Should the Cell Type Affect Your Lysis Method?

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Jen Hug
Oct 30, 2015
min read
Should the Cell Type Affect Your Lysis Method?

Have you ever purified protein or cellular organelles? How about extracted DNA or RNA? If you answered yes to any of these, you are probably well-acquainted with at least one cell lysis method. But were you using the optimal method for your specific cell type? Below are listed a variety of cell types matched with the cell lysis method that will derive the highest quality lysate.

Bacterial Cells

In addition to the plasma membrane, bacterial cells are surrounded by a rigid cell wall composed of peptidoglycan. Homogenization is the most commonly used method for lysing bacteria, as it is gentle enough to keep intact the intracellular components but forceful enough to break the cell wall. Laboratories that don’t have access to a homogenizer can alternatively use glass beads (more effective with bacteria than other cell types) or freeze thawing.

Complex Cells

Particularly in large amounts, complex tissue such as muscle and liver requires forceful disruption. These cell types are typically treated with both mechanical lysis and detergent. Mechanical lysis can be accomplished with rotating blades that grind down the tissue. Some models contain an adjustable shaft to accommodate various sample sizes.

Mammalian Cells

Without a tough cell wall, mammalian cells need a method that is effective enough to disrupt their plasma membrane but gentle enough to keep the intracellular contents intact. Therefore, mild detergents with low concentrations of protease inhibitors, or freeze thawing in some cases, are typically sufficient.

Plant Cells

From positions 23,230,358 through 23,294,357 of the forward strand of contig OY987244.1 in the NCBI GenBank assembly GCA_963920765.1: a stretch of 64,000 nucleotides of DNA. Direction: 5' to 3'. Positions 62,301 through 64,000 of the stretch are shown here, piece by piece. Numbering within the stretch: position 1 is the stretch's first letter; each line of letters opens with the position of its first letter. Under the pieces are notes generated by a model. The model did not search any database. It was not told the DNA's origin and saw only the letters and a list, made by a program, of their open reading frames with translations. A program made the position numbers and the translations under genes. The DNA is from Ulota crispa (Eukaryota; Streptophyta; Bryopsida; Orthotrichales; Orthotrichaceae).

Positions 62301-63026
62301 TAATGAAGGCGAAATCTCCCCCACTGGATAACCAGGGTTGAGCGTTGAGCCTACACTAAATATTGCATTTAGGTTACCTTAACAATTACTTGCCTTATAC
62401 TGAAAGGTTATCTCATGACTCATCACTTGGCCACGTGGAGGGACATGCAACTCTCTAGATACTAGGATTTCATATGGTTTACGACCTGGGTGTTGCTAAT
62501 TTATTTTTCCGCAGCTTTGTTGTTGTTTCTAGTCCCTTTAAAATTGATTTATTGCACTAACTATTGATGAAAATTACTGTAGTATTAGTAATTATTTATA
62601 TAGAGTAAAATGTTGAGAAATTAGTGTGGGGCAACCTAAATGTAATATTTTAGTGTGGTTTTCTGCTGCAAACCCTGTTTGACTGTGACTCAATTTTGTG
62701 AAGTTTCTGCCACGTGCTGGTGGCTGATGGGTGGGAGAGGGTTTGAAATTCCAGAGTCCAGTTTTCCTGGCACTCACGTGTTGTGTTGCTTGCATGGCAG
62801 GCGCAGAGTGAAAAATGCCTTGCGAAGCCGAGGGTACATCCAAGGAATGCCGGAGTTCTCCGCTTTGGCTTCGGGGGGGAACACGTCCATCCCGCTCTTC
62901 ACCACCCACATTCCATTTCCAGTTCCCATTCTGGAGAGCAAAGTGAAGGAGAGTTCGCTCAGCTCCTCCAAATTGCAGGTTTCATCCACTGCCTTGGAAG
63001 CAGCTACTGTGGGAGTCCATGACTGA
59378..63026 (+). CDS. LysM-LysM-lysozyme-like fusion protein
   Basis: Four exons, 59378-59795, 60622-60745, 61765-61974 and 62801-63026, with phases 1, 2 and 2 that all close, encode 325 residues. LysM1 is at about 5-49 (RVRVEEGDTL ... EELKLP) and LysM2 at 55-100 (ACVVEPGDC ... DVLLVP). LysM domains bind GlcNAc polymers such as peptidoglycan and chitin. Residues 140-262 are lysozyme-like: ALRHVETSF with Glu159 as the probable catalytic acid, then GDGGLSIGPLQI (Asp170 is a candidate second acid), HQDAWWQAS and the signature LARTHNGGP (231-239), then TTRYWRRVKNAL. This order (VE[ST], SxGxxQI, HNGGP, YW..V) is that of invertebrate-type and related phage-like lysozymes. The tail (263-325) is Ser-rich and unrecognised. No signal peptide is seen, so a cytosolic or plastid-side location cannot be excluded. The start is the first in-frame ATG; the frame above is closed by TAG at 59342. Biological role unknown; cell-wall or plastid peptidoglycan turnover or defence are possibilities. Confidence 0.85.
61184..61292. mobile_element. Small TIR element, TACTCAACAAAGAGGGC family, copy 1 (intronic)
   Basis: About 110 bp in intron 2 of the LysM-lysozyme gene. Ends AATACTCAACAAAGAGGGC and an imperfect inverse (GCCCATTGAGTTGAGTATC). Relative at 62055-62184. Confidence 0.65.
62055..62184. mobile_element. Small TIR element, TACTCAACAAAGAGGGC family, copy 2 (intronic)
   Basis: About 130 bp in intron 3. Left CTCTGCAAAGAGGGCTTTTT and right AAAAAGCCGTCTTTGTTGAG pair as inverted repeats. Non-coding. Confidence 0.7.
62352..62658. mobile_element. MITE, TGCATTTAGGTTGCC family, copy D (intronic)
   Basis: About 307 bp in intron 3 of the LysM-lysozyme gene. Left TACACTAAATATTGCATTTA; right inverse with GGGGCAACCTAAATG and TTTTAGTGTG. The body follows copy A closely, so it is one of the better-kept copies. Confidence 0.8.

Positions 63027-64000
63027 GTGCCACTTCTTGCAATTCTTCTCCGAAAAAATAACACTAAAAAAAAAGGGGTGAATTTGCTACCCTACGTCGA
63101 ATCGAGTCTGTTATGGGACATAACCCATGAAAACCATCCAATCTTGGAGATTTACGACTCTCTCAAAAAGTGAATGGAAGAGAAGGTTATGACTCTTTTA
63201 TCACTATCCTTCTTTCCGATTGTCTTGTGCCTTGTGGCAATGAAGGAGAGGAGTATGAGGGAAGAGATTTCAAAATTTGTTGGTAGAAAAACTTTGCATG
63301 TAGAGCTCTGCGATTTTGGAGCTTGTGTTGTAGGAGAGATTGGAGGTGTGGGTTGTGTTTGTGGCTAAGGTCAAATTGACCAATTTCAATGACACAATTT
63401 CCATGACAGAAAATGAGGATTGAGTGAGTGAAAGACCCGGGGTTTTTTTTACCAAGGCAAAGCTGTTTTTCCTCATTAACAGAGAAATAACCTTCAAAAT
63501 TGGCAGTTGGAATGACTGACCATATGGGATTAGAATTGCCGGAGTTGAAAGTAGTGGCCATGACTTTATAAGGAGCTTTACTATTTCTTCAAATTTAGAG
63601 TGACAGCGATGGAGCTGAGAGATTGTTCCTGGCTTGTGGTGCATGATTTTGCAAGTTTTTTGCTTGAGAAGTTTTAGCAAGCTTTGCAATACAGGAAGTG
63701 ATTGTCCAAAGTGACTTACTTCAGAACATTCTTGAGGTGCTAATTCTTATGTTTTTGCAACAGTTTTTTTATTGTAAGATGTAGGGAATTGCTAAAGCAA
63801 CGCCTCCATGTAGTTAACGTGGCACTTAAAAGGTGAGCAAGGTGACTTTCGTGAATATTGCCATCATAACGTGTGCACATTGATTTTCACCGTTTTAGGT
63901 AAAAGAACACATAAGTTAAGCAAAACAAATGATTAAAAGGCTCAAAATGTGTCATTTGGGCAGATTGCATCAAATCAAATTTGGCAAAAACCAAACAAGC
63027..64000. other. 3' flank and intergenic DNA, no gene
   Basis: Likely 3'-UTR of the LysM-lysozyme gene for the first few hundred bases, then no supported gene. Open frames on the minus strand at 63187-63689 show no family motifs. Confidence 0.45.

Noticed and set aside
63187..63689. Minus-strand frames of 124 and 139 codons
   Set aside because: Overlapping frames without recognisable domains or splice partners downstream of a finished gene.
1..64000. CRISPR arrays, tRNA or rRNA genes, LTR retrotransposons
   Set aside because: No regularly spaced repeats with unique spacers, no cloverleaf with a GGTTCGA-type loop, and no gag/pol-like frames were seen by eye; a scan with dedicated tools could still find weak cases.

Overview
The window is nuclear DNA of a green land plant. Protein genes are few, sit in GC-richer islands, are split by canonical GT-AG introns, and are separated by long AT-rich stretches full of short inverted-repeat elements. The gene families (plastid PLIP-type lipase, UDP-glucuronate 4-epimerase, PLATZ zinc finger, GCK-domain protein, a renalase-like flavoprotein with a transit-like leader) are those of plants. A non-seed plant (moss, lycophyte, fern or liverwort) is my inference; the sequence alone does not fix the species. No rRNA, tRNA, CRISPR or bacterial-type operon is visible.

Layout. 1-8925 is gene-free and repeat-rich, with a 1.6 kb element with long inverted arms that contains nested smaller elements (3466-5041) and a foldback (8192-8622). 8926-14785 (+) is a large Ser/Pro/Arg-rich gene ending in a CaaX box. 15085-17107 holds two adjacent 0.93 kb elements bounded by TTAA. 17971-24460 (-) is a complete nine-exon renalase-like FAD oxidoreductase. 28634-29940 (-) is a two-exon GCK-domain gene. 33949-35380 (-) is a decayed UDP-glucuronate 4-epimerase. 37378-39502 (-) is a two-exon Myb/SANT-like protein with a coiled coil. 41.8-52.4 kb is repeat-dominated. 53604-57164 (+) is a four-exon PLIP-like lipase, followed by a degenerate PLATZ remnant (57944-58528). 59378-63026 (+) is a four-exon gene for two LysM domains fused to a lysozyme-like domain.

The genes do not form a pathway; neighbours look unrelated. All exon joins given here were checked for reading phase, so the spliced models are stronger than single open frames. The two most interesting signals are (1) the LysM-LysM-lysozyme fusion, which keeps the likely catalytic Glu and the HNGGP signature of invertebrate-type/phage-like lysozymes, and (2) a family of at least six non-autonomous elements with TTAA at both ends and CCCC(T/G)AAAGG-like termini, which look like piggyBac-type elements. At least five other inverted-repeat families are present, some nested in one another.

The powerful cell wall comprised of cellulose and polysaccharides makes plant cells difficult to penetrate. Manual lysis via mortar and pestle is therefore one of the quickest and easiest ways to access a plant cell’s intracellular contents.

Small Volumes & Cultured Cells

Cell cultures can be grown with most cell types, mammalian and non-mammalian (e.g. plant, bacteria, yeast). Most cultured cells can be easily disrupted via homogenization; use of a high quality homogenizer may require only 1-2 passes to achieve complete disruption of the sample. Homogenization is also appropriate for small sample sizes or samples that start with small particle sizes.

Pion: High Quality Homogenizers for Cell Disruption

Most of the cell types listed above can be easily lysed with a homogenizer, regardless of the sample volume. However, the lysate can be of higher quality and more even consistency when run through a top-shelf homogenizer. Pion is trusted by researchers around the world for both their laboratory homogenizers and their associated customer support.

Cell lysis is just one of a variety of applications for Pion homogenizers; nano/micro emulsions, lipids, suspensions, and dispersions are also easily achievable. Additionally, the homogenizer processes can be controlled to suit your product, which will allow you to customize to your cell type. And finally, the equipment is easy to use, produces higher yield in less time, and achieves results that are reproducible and scalable.

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